TweetFollow Us on Twitter

Beginning Windows
Volume Number:2
Issue Number:7
Column Tag:ABC's of C

Beginning Windows

By Bob Gordon, Apropos Publication Services, Contributing Editor

Probably the most visible part of the Macintosh user interface is the window. Since we can't build much of an application without showing something on the screen, we will begin to examine how to use the Macintosh Window Manager. At the same time, we'll take a look at the C preprocessor, the if-statement, and review the topics from last month-the Event Manager, structures, and the case statement.

Preprocess Your Code

The C preprocessor provides a variety of useful services. We saw last month how to use the #define to provide a shorthand name by which to refer to a structure. These 'define' statements and other data structures can be stored in a seperate ".h" file and included into our source code at compile time. We can create our own new ".h" file to reduce some of C's more arcane symbols. We will call this file "abc.h".

/* abc.h 
 *
 * Local definitions to improve readability
 *
 */
 
#define True1
#define False  0
#define Nil 0
#define and &&
#define or||
#define not !
#define equals ==
#define notequal !=

extern char *PtoCstr(); /* from stdio.h  */
extern char *CtoPstr();

The first three definitions provide some standard constants. C has no boolean type, but it is a good idea to use labeled constants rather than numbers when doing logic. It makes the code easier to follow. "Nil" is used with pointers. Assign a pointer Nil when you don't want it to point anywhere. C guarantees that a pointer can never point to zero, so this is a safe initialization value.

We then have replacements for the logical operation symbols. Admittedly, these take longer to type, but they are much easier to read (they are especially helpful if you must show your code to someone who doesn't use C), and they are safer. A very popular C bug is to leave one of the equal signs out of the equality operator (see top of next column):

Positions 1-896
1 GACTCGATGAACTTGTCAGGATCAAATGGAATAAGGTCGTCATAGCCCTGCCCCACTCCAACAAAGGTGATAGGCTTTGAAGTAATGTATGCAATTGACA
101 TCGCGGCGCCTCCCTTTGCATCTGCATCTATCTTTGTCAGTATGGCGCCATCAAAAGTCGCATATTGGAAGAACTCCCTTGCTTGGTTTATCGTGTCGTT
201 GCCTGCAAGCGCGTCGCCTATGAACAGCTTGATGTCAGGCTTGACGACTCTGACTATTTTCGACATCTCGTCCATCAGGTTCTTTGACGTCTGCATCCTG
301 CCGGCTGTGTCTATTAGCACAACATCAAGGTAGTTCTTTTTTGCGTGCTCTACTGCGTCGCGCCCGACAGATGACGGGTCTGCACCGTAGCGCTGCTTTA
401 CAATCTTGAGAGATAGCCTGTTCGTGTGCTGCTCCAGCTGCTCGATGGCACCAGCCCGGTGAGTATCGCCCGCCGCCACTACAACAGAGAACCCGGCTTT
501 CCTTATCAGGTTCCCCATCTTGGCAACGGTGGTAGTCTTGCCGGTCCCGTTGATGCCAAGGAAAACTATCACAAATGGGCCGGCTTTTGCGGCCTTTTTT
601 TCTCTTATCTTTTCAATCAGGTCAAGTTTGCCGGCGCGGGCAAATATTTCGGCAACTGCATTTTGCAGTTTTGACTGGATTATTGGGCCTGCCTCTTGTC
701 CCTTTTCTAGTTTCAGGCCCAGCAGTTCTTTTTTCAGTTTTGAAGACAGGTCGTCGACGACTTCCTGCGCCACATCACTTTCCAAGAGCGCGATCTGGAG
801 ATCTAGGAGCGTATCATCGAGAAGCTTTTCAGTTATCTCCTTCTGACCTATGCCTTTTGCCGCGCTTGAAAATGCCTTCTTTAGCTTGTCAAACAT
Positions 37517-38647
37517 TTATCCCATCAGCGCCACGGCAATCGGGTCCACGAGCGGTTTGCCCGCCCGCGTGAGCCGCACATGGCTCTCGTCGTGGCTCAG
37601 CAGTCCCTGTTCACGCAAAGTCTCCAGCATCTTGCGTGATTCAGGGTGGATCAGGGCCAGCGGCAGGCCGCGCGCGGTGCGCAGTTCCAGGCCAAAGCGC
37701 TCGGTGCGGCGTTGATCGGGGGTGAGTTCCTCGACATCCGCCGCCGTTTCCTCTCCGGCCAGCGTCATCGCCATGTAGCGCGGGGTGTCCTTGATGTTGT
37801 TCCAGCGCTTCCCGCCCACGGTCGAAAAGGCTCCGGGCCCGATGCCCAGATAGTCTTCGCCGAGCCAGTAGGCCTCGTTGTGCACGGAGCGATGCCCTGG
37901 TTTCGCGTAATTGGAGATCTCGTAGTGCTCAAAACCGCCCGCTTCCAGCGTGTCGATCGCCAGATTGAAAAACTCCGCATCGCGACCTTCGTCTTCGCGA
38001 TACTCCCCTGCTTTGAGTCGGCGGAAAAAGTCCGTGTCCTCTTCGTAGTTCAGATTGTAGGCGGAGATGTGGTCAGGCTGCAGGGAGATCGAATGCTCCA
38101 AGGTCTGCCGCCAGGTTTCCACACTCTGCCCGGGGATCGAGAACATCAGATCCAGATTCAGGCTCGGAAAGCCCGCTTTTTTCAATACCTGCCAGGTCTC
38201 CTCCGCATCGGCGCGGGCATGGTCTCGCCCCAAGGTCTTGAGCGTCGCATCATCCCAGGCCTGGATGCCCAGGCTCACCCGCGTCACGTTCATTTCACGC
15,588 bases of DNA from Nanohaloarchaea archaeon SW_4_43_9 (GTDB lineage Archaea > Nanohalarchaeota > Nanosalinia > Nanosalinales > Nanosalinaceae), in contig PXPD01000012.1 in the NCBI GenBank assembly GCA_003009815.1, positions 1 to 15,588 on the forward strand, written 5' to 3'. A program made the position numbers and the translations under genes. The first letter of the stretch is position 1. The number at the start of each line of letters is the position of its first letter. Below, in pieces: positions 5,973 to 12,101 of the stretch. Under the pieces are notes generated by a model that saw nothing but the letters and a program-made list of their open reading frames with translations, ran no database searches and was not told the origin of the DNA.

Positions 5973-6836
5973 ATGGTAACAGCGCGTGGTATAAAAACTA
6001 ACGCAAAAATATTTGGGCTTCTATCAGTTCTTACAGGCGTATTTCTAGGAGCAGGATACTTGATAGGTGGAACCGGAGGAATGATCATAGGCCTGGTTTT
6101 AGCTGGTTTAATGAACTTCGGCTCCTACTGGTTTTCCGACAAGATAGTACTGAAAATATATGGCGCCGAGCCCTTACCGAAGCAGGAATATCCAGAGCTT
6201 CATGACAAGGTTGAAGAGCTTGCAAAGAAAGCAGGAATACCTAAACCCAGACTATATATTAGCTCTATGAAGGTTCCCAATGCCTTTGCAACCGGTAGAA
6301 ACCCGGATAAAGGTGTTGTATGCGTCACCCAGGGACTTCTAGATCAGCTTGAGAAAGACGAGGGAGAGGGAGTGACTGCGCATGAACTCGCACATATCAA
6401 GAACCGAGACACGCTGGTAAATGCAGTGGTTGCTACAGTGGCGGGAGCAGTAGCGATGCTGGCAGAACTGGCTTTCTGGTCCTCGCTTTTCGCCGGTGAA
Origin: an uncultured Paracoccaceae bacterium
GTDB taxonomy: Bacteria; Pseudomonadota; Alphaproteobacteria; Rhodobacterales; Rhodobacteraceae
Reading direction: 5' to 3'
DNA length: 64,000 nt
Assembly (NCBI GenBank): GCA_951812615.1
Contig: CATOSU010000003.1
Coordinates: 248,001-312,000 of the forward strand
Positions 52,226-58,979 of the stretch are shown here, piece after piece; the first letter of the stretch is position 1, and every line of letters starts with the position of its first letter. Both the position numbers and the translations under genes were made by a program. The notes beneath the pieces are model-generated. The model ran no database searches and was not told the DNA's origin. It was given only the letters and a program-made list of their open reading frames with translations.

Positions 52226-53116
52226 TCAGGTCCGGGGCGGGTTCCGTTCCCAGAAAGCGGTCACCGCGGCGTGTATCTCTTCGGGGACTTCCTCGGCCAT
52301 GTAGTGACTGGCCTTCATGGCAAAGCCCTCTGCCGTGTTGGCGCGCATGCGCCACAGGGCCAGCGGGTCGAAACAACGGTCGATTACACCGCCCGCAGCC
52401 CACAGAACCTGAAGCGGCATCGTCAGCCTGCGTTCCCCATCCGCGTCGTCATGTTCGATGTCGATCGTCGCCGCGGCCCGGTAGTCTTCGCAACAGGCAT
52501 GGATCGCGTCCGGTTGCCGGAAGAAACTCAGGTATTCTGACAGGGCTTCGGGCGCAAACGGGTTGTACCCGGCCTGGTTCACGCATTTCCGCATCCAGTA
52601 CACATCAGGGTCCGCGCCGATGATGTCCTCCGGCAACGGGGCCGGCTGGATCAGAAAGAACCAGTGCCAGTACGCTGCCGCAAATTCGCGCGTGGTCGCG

if (a = b)
    code;

instead of

 if (a == b)
    code;

The first is a perfectly legal C if-statement: it assigns the value of b to a, then if a is non-zero, the code is executed. The second executes the code only if the value of a equals the value of b. The cleverness of this bug is that not only is it legal, but many times it is what you want to do. Using "equals" instead of "==" makes it much less likely to change the meaning of a line by a typo, and it makes it much easier to find.

The last two entries are the Pascal-to-C and C-to-Pascal string conversion utilities. These are normally defined in the stdio.h file, but since we are not including that file, we can put them here. Remember, C and Pascal strings are different, so if we send a string to a Toolbox routine, it must be a Pascal string. These are the functions that Mac C has. Other compilers may have similar functions (Aztec C calls these ctop() and ptoc()) or they will do the conversion automatically. Check your documentation and place the appropriate functions in abc.h so you can use them without repeating the external declarations in every source file.